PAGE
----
Biphasic Sleep, Polyphasic Sleep, and Napping
Episode #4 of the course Sleep hacks: Using science to improve your sleep by John Robin
Welcome to Day 4!
Now that we’ve seen the importance of REM for harnessing the full power of our brain, it’s time to start exploring further how we can get enough REM all the time.
While it would be wonderful if we could all sleep eight to nine hours every night and never have to wake up to an alarm clock, the reality is that our society has evolved in ways that this difficult. Does your alarm tell you to get up at 6:30 am every day, and the demands of life never let you sleep before midnight?
Today’s hack will be all about how to get the REM we need without staying in bed for eight to nine hours every night.
Biphasic Sleep, a History Lesson
It wasn’t until the 1880s that sleeping all night became a widespread norm.
In fact, in medieval Europe, long before the advent of electrical lighting, sleep had two parts:
• “death sleep,” also known as primo somno in Italian, meaning “first sleep”
• “morning sleep,” or “second sleep”
The pattern, as can be inferred from references in medieval manuscripts, points to the habit of first falling asleep at dark, as we commonly do today. Upon awakening, often between 2 and 4 am, it was common to light a candle, and read, write letters, pray, or reflect. Many famous works of literature were written during these hours. When one was sleepy again, they would return for that second slumber.
Because people lived with more dependence on nature’s lighting, sleep patterns changed with the seasons. In winter, for example, people would often have their second sleep early in the morning, rising at sunup, whereas in summer, they would usually stay awake for sunrise, then have a long nap in the afternoon. This pattern is still used in regions like Spain, Italy, and China—the well-known siesta.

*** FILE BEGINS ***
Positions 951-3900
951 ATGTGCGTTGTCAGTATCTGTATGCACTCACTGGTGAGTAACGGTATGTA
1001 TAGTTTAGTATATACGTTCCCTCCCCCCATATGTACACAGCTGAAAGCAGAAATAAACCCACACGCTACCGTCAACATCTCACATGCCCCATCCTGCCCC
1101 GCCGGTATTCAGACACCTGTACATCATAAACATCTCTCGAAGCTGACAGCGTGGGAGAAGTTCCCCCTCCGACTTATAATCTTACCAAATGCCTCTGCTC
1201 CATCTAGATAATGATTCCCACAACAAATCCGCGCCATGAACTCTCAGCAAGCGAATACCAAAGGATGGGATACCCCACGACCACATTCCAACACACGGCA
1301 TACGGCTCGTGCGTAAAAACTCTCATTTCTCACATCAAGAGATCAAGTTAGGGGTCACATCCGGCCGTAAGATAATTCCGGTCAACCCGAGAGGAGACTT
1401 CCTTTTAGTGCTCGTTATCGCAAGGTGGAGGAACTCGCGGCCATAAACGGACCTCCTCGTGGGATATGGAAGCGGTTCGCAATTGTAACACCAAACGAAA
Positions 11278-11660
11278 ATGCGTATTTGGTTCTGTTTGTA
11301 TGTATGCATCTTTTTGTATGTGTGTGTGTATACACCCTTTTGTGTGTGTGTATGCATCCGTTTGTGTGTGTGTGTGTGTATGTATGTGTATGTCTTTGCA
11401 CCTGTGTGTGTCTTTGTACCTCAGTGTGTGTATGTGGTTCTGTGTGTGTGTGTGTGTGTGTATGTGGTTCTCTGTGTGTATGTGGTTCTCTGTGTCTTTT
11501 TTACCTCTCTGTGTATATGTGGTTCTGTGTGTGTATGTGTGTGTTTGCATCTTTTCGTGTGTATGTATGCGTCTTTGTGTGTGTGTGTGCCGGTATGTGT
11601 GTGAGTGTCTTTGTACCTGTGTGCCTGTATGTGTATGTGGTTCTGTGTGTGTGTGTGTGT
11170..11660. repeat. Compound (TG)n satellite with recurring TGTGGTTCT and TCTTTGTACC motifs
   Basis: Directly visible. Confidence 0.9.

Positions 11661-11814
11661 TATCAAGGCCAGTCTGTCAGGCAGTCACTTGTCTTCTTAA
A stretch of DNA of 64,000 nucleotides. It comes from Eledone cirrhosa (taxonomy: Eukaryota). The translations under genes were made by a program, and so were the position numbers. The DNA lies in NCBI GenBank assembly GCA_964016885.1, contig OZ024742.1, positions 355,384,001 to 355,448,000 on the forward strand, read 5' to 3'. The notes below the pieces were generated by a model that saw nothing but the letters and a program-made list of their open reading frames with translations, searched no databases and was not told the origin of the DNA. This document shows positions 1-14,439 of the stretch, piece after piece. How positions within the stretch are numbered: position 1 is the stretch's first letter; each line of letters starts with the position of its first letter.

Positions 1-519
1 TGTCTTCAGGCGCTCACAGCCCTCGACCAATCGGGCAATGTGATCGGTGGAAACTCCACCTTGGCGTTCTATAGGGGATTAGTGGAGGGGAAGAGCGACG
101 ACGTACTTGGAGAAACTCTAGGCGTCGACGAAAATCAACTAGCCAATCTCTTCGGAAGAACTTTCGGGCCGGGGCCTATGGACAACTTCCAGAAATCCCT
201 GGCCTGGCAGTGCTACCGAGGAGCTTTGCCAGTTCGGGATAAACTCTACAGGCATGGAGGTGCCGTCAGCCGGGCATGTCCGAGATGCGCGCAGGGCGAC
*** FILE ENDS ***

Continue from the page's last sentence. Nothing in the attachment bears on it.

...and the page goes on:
Another familiar incarnation: napping.
The question we want to ask, though, is this: Can napping make up for missing REM, and if so, how much and exactly when should we nap?
Polyphasic Sleep: A Warning
Many creative sleepers have devised ways to minimize sleeping using a technique called polyphasic sleeping. Buckminster Fuller, for example, claimed to sleep for 30 minutes every six hours and never more. Thomas Edison followed a similar pattern. According to his claim, he would keep a ball bearing in his hand while in a chair, with a bowl underneath his hand. This way, as soon as he fell asleep, the clang of the ball hitting the bowl would awaken him, and he would continue to work until he was tired again.
Research, however, suggests this approach is not one to emulate. Like Jeffrey Katzenberg and others who can sleep little and achieve outward success, Fuller’s and Edison’s abilities are unique to them. Elon Musk is another example of a driven, highly successful person who sleeps little; however, Musk has admitted in interviews that he relies on caffeine to keep going and takes sleep drugs every night. Research also strongly implies that documented cases on polyphasic sleepers usually arise from a sleep disorder.
Unless you have a medical condition requiring sleep medication, you shouldn’t have to hack your body beyond what’s natural. This takes us back to napping.
Though science has no definitive answer yet on whether napping to compensate for missed REM is sufficient, we can look at the examples from history to conclude that, if able, we should regiment napping if we find ourselves having to get up to an alarm clock every day.
Two patterns of this biphasic sleep are common:
• short nap: ~7-8 hours of sleep at night, with a 20- to 40-minute nap during the day
• long nap: ~6-7 hours of sleep at night, with a 1- to 1.5-hour nap during the day
Which should you use?
Again, we’ll come back to yesterday’s answer: Listen to your body!
I try my best to get eight to nine hours in bed, with no alarm. I had to make big sacrifices and say no to many opportunities to do this.
As a result, I can tell when I haven’t gotten my REM recharge. I feel awful. I’m irritable. Simple tasks feel more difficult.
Instead of just powering through, I go back to bed. My body takes over. I dream. I REM. I arise, usually after 20-40 minutes, feeling reordered.
Your hack from all this: Think of biphasic sleep as your backup plan. If you can’t get all your REM at night, then history’s pre-industrial lesson can serve as the voice of wisdom.
That’s all great, you might say, but there’s one big problem: What if you can’t nap? What if you just have to go through days where you won’t get much sleep, and you have to just keep going? Can’t you just catch up on the weekend?
Perfect question! That will be tomorrow’s lesson.
“Polyphasic Sleep: Facts and Myths”: An honest and frank article outlining the myths and claims of polyphasic and biphasic sleep.
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